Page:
Building that looks like a series of cubes.

Andrija Mutnjaković, National and University Library of Kosovo, 1971–82. Priština, Kosovo. Exterior view. Photo: Valentin Jeck, commissioned by The Museum of Modern Art, 2016.

The fact that identity is both constructed and performed is underlined in Mila Turajlić’s video piece We Build the Country – The Country Builds Us! (2018). In assembling a series of clips from Yugoslav films and newsreels that focus on the performance of labor, Turajlić accentuates the centrality of the shared experience of the post-War reconstruction of Yugoslavia. Wide-spread (ostensibly voluntary) participation in so-called work actions (radne akcije) brought together people from all corners of the country, with the bonds formed through this shared endeavour serving as both the literal and metaphorical foundations for the new socialist country.

Three screens with images of people.

Mila Turajlić, “Mi gradimo zemlju – zemlja grad nas/We build the country – the country builds us!” 2018. Three-channel video. Installation view of Toward a Concrete Utopia: Architecture in Yugoslavia, 1948–1980, The Museum of Modern Art, New York, July 15, 2018–January 13, 2019. © 2018 The Museum of Modern Art. Photo: Martin Seck.

The ensuing section of the exhibition is dedicated to global networks, with Yugoslavia and its cities showcased as international hubs of activity and exchange. The reconstruction of Skopje following a devastating earthquake in 1963 is a prominent – and arguably the most captivating – feature here. With some 80 percent of the Macedonian capital having been destroyed, in 1964 the United Nations ran an international competition for a new master plan for Skopje; Japanese architect Kenzō Tange claimed victory, and with it an opportunity for Japanese architects to engage in a massive international project for the first time since World War II. While some elements were left unexecuted, many of those that were built would come to be recognized as paradigmatic examples of Yugoslav socialist architecture and its brutalist aesthetic. The Macedonian Opera and Ballet (1968-81), designed by a group of architects known as Biro 71, is a clear stand out here, with its cavernous structure and white-coated concrete appearing to rise majestically from the surrounding landscape in a dynamic upward swoop.

A small section dedicated to Belgrade-based construction company Energoprojekt examines another global trajectory, as socialist Yugoslavia during this time served also as a major exporter of architectural and building expertise. The country’s prominent position within the Non-Aligned Movement helped to forge an expansive network of economic and political ties, primarily to newly independent countries throughout Africa and Middle East, and Yugoslav enterprises found themselves with numerous opportunities to work on major development projects. In tracing the story of Energoprojekt’s global reach (and particularly the firm’s work in Nigeria), the exhibition focuses on Belgrade architect Milica Šterić – the first prominent Yugoslav female architect and founder of Energoprojekt’s architecture branch – who held leading roles within this enterprise both as an architect and also as a manager, designer and mentor. This story provides an opportunity to contemplate the common emancipatory impulse underpinning Yugoslav socialism and the contemporaneous processes of decolonisation that were at this time unfolding across the globe.

A survey of the tourist center architecture concludes this story of global connectivity. Images of hotels and resorts sourced from the archives of Turistkomerc – a Zagreb-based enterprise charged with promotion of Yugoslav tourist destinations – are here displayed on a looping slideshow reminiscent of holiday photos being displayed in a family living room (accompanied by blow-by-blow commentary). This intimate and nostalgic atmosphere cleverly sets the tone for the following section, which is dedicated to Yugoslav everyday life.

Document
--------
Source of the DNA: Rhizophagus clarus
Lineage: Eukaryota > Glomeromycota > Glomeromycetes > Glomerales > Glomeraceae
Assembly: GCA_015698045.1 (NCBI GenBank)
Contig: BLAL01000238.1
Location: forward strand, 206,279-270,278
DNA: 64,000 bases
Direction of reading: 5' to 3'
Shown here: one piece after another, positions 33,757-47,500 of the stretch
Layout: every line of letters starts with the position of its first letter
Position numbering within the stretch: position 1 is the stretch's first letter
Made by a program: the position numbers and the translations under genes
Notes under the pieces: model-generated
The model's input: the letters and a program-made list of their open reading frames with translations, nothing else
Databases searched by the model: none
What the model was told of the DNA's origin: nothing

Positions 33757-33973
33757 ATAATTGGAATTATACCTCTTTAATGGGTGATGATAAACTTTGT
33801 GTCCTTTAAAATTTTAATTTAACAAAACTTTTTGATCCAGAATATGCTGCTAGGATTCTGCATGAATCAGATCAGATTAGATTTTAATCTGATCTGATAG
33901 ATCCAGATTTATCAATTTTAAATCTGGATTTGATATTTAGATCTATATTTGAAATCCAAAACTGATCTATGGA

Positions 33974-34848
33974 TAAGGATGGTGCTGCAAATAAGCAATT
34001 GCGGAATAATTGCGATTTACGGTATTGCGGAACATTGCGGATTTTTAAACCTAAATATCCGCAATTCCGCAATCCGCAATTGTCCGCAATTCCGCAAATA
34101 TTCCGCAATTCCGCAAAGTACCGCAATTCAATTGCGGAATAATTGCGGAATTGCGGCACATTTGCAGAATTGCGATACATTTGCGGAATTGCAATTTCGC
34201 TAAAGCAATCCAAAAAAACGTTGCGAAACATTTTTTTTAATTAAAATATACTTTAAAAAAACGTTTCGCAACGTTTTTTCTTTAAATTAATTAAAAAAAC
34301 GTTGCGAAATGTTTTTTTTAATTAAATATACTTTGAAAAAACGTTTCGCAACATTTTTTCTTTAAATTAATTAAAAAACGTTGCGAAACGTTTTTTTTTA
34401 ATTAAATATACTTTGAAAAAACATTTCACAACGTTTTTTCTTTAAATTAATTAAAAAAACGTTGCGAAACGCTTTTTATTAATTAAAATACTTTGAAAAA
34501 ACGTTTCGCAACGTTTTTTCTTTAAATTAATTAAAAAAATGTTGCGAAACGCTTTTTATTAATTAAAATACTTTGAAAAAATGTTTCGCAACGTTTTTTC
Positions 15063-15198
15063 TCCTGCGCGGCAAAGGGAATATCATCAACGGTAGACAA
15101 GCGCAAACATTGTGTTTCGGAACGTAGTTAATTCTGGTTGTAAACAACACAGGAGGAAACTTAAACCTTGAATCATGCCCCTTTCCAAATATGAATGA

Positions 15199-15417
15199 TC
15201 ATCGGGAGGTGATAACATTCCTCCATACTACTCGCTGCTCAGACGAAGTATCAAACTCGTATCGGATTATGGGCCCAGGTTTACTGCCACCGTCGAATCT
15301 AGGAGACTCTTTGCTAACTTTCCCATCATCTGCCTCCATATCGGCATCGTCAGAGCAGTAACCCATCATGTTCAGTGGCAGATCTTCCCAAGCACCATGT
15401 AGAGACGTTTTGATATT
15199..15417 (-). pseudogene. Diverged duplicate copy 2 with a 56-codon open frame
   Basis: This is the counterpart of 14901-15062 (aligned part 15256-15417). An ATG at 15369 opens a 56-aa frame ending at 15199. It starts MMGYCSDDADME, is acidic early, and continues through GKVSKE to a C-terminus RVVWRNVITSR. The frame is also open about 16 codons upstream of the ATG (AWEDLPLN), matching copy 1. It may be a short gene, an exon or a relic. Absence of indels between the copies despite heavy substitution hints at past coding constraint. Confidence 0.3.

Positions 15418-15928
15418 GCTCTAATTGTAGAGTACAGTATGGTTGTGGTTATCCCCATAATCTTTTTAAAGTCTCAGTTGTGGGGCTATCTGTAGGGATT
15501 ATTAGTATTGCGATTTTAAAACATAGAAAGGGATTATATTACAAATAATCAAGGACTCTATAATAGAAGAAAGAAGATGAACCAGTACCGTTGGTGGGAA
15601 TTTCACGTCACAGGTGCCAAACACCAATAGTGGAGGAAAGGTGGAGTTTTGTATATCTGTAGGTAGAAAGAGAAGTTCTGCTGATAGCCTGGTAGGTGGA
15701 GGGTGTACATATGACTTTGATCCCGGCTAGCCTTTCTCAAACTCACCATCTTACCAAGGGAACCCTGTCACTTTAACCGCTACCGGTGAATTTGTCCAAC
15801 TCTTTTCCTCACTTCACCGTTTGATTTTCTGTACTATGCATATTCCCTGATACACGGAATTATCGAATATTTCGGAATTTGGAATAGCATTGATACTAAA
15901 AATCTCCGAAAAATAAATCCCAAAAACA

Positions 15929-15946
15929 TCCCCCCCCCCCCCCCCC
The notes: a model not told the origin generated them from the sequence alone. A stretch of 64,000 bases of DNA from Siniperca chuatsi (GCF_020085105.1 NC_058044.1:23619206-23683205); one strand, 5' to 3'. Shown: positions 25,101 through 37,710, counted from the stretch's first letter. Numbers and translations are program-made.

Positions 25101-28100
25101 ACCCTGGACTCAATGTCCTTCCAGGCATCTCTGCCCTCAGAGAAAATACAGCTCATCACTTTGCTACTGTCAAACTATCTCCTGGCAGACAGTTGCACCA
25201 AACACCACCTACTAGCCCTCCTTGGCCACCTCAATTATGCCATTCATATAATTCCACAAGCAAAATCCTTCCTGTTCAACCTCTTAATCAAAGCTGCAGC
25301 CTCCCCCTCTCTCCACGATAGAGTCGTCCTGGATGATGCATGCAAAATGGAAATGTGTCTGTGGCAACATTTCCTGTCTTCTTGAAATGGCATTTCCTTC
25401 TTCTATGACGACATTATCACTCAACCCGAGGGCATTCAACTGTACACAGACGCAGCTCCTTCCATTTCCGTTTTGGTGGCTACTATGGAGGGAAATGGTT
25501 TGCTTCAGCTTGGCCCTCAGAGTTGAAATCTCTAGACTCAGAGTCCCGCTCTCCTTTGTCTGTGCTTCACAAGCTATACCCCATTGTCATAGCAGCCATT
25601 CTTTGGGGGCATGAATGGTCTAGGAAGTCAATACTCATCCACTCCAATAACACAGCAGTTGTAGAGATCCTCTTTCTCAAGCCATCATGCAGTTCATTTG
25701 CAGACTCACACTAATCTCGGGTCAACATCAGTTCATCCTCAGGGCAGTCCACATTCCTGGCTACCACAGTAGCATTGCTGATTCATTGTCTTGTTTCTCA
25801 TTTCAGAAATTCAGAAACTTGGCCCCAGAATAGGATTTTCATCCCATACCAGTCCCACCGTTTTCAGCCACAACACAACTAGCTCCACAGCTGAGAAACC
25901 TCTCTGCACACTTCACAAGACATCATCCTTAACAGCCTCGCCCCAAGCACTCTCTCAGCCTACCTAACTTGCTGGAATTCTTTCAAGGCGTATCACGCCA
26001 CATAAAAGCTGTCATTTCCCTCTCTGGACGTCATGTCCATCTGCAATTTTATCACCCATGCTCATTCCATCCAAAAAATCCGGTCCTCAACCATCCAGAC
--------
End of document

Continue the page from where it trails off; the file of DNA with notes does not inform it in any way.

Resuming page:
Here telephones, radios and folding chairs that filled so many Yugoslav homes are displayed adjacent stellar examples of Yugoslav mass-housing architecture, such as Dinko Kovačić and Mihajlo Zorić’s building block Split 3 (1970-79). Another video piece by Turajlić entitled Living Space/Loving Space (2018) suitably frames this space, with its collage of clips from iconic Yugoslav films that foreground the familiar (and romantic) dramas unfolding within these apartment blocks. While so many discussions of socialist housing architecture habitually focus on either its brutalist aesthetic or the anti-social behaviour associated with (or rather provoked by) life within these concrete mazes, the curatorial team here foregrounds a different dimension of this architecture – namely its highly experimental nature. Indeed, this is a red thread that runs throughout the exhibition: whether focus is trained on the design of a large-scale piece of public infrastructure, an opera house, a hotel, a mass-housing project or a monument, the spirit of experimentation is presented as a defining feature of this socialist architecture.

Facade of a white, angular building.

Dinko Kovačić and Mihajlo Zorić. Braće Borozan building block in Split 3. 1970–79. Split, Croatia. Exterior view. Photo: Valentin Jeck, commissioned by The Museum of Modern Art, 2016.

The concluding sections examine identities and are primarily organized around the profile architects Edvard Ravnakar, Juarj Neidhardt and Bogdan Bogdanović. As a federation of six republics and two autonomous provinces, Yugoslavia was a patchwork of different cultural identities and historical traditions; in the works displayed in this section, modernism serves as the framework through which architects sought to forge unity within this multiplicity. A display of drawings and illustrations from Neidhardt’s study Architecture of Bosnia and the Way to Modernity (1957) is a special highlight. Born in Zagreb, Neidhardt would eventually settle in Sarajevo where, in collaboration with his Slovenian colleague Dušan Grabrijan, he worked to produce this volume, in which he argued that Bosnia’s traditional architectural vernacular – its whitewashed walls, abstract cubic volumes, built-in furniture and large windows among others – was already in essence modernist, and could therefore serve as the basis for articulating the modern Yugoslavian architectural idiom. Intriguingly, these ideas echo concepts first developed by Yugoslavia’s interwar avant-garde, and primarily the Zenitist movement (1921-1926), whose members argued that the Balkan creative impulse – with its iconoclastic and irreverent bent and predilection for the idiosyncratic – was modernist avant la lettre and therefore an ideal basis for a new and progressive Yugoslav identity.